Monarchy and treachery go hand in hand. If you’re a ruler you probably have at least one person that wants to kill you. And what better way to kill a ruler who has many guards watching over him than poisoning him?
Mithridates VI (114-63) was constantly afraid of being poisoned so he tested many poisons and eventually began taking small doses of poisons to build up an immunity. He eventually made a substance which he dubbed Mithridatium which supposedly was able to cure all poisons. Pliny criticized Mithridatium for its numerous ingredients and was suspicious of its abilities (XXI 24-25). Mithridates later tried to commit suicide by poisoning himself to avoid capture by Pompey, but he was unable to do so because of his resistance to the poisons (Cassius Dio).
Livy describes the usage of poisons in Rome to kill off members of their own family for personal and political gain. The emperor Nero, ruling from 54-68 AD, was widely known to have poisoned his relatives (Suetonius). Nero’s great-uncle and predecessor, Claudius was reported to have been poisoned by Nero’s mother Agrippina or her poisoner Locusta with poisonous mushrooms or according to other sources, different herbs (Tacitus).
Not only were poisons used to assassinate people, they were also used to commit suicide. Cleopatra was said to have poisoned herself after hearing of Marc Antony’s death. Many sources such as Florus and Velleius Paterculus tell of her inducing an asp or Egyptian cobra to bite her on her breast.
Figure 1: An Egyptian Asp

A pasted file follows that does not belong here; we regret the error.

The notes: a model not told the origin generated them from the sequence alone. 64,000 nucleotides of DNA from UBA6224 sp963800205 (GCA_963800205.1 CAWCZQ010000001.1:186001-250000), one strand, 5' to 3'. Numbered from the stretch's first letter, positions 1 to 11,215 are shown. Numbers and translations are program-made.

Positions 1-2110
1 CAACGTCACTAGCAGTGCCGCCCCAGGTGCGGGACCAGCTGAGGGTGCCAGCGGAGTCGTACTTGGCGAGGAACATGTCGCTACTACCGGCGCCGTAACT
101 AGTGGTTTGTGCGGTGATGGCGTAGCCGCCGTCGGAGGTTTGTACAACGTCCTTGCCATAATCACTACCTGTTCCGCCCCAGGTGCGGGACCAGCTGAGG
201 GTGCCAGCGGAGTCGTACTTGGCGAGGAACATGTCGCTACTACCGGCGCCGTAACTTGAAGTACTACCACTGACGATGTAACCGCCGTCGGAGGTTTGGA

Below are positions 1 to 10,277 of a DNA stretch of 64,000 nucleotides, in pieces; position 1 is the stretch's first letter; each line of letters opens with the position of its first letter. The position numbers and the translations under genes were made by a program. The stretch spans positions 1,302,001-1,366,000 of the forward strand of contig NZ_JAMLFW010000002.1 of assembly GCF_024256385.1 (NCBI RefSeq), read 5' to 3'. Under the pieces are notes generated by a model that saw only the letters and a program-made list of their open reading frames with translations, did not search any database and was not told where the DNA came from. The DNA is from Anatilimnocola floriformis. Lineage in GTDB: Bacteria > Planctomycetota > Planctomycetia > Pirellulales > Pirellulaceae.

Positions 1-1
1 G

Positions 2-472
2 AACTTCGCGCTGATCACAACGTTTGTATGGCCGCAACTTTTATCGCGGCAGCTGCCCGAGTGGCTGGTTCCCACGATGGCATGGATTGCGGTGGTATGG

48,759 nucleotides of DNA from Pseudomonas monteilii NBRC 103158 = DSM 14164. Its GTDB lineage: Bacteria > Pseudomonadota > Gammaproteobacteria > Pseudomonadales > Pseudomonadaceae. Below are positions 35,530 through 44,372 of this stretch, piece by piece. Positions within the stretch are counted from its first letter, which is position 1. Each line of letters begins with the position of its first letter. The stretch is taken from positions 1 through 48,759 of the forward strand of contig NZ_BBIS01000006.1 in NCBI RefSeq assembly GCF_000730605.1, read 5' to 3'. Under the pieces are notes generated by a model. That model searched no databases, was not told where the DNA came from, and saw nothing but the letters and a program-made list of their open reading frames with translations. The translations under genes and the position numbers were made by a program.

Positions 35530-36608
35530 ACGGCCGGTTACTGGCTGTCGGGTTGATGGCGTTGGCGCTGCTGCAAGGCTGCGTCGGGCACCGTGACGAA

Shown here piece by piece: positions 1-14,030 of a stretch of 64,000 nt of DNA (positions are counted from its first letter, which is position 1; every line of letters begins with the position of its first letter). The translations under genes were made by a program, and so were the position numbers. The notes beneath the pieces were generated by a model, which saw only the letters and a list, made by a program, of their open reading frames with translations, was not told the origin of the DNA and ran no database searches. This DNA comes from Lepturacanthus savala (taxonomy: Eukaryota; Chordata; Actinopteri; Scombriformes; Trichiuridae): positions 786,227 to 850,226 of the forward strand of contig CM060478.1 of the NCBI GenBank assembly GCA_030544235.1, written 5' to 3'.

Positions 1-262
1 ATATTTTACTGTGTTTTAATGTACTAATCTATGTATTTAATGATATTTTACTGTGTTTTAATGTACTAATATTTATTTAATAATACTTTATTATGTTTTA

Aenid. Virgil. Trans. H. Rushton Fairclough and G.P. Goold. Cambridge: Harvard University Press, 2000. Print.
Cassius Dio. Roman History. Trans. Earnest Cary and Herbert B. Foster. London: W. Heinemann, 1970. Print.
Florus. Epitome of Roman History. Trans. E.S. Forster. Cambridge: Harvard University Press, 1929. Print.
Livy. History of Rome. Trans. B.O. Foster. London: Heinemann, 1919. Print.
Mayor, Adrienne. Greek Fire, Poison Arrows and Scorpion Bombs: Biological and Chemical Warfare in the Ancient World. New York: The Overlook Press, 2003.
—. The Poison King: The Life and Legend of Mithradates, Rome’s Deadliest Enemy. Princeton: Princeton University Press, 2009. Print.
Paterculus, Velleius. Compendium of Roman History. Trans. Frederick W. Shipley. Cambridge: Harvard University Press, 1979. Print.
Pliny the Elder. The Natural History. Ed. John Bostock and H.T. Riley. Trans. H. Rackham. Perseus, n.d.
Poisoning in the Ancient Times. n.d. Web. April 2012. <http://www.portfolio.mvm.ed.ac.uk/studentwebs/session2/group12/ancient.htm>.
Suetonius. Lives of the Caesars. Ed. J.C. Rolfe. Trans. J.C. Rolfe. Harvard University Press, 1997. Print.
Tacitus. Histories. Trans. Clifford H. Moore and John Jackson. Harvard University Press, 1931.
Wikipedia. History of Poison. n.d. Web. April 2012. <http://en.wikipedia.org/wiki/History_of_poison#cite_ref-12>.